Well, if the feature is a lower price, if I told you you'd save enough money to fund a smaller project you've been trying to get off the ground for years, or that your boss would likely give you a raise for being so efficient . . . those, whether they be true or not, are personal benefits. You'd probably think pretty positively about giving my service a try.

However, if my price is higher than the competition (the quality is much better), I might say "Your office will be SO clean, that you will NEVER hear a complaint from an employee. In fact, if you ever do, I'll personally address that problem the very next day and make sure your staff member is truly satisfied and is aware of the extra effort their boss goes to in order to ensure their comfort. We'll make you look like a star!"

So, next time you're sitting at your desk pondering your next presentation and how to make that sale, think about your audience. If you've properly done your homework, you already know their concerns. The first step then, is to think about those concerns and how your product will satisfy them. Once you've done that, it's time to go to the next critical step – the benefit.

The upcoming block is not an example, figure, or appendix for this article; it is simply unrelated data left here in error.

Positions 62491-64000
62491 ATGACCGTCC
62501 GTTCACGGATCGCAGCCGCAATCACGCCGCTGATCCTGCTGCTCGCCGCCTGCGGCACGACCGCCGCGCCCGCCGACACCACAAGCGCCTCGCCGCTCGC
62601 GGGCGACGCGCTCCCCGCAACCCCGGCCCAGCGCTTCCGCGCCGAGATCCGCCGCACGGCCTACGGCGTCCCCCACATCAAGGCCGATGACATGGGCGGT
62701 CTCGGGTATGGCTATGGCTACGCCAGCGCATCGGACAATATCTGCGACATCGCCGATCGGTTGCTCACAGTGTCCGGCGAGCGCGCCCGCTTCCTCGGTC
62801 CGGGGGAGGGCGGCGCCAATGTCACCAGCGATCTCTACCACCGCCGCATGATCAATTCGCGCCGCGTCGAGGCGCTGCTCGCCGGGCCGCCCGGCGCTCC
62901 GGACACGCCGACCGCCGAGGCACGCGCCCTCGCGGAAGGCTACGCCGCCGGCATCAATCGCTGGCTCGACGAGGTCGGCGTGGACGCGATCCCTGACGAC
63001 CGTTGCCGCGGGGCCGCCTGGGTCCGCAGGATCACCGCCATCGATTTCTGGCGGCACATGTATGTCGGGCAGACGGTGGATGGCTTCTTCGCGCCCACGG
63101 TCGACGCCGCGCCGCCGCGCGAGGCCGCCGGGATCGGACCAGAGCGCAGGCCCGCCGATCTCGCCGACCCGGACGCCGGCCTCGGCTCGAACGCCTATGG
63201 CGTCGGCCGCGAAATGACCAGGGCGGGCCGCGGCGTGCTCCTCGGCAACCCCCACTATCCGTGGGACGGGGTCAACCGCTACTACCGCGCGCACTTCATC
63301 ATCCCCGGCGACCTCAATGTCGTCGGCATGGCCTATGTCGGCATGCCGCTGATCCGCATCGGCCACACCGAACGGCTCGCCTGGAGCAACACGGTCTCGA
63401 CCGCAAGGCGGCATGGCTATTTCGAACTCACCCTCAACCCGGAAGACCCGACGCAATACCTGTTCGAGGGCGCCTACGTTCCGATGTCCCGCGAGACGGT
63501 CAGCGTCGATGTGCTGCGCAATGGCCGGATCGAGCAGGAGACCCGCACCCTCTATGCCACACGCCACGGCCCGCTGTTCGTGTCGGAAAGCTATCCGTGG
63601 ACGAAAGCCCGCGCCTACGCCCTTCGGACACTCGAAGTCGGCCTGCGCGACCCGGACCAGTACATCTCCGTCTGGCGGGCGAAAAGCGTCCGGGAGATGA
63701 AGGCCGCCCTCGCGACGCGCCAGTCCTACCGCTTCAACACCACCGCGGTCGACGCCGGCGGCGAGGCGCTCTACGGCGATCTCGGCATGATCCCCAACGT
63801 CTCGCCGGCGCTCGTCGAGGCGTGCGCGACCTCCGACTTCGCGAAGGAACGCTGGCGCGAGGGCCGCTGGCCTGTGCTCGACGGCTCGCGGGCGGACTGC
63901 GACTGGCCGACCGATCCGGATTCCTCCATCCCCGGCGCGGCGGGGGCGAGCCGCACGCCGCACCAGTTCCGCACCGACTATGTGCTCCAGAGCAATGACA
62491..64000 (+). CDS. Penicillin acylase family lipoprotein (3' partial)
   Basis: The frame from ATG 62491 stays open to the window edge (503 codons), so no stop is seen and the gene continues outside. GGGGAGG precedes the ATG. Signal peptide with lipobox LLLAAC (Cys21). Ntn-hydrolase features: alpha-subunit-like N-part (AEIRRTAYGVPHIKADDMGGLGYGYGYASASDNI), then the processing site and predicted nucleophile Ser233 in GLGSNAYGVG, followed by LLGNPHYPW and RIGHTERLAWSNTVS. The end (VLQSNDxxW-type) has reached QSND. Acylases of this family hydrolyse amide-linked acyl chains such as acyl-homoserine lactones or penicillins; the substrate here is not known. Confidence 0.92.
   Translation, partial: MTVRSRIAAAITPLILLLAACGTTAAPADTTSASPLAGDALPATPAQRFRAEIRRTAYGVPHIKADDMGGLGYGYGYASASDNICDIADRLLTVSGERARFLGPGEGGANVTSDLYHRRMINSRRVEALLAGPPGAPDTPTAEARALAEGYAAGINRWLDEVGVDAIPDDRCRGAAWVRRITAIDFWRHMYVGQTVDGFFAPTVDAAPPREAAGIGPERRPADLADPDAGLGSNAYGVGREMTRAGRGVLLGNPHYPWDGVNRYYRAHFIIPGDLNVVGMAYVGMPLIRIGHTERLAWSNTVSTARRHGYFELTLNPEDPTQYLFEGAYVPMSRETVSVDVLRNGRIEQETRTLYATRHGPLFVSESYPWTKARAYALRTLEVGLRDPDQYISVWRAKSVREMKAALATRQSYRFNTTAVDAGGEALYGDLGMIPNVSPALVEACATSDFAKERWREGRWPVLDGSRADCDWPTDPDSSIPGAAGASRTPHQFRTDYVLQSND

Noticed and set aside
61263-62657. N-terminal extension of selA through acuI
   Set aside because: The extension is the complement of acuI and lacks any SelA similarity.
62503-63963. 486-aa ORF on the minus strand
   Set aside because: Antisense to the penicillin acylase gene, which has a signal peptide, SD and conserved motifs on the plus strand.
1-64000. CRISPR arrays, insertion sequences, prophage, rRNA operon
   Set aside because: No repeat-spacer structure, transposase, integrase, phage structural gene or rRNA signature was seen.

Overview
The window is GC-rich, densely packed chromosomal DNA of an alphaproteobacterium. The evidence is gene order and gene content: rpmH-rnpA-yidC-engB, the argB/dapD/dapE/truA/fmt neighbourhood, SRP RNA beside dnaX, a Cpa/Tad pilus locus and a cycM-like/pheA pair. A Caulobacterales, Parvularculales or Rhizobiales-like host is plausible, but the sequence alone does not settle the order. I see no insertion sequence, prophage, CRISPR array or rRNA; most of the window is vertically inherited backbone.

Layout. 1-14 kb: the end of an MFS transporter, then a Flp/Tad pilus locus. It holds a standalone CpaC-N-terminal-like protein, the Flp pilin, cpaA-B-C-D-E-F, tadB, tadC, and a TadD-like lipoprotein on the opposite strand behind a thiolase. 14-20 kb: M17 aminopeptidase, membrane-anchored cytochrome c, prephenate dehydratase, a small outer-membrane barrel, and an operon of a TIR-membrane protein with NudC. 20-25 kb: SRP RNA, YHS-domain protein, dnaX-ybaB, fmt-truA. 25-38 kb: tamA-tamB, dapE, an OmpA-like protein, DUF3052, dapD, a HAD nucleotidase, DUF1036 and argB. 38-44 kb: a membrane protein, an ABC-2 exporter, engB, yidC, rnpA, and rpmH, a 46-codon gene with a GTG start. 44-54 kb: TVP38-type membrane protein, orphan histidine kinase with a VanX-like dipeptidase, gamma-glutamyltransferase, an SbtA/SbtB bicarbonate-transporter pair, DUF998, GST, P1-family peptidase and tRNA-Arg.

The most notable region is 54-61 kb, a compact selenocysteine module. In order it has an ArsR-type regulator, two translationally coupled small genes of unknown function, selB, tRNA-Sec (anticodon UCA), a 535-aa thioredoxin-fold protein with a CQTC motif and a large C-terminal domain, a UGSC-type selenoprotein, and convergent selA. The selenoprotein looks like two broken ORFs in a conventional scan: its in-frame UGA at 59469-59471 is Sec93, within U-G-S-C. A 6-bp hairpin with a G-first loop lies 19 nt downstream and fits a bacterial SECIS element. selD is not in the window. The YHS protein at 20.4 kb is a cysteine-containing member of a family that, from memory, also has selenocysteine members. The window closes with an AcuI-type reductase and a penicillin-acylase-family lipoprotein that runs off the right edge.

Simply craft your response to the concern so that it targets personal benefits . . . specific gains they'll realize . . . gains that will affect them emotionally . . . and you'll be way further ahead in persuading them to grant you your wish.

And once you've done THAT . . . reward yourself with a slice of double chocolate cake that is so moist, it will absolutely melt in your mouth and curl your toes like they've never been curled before!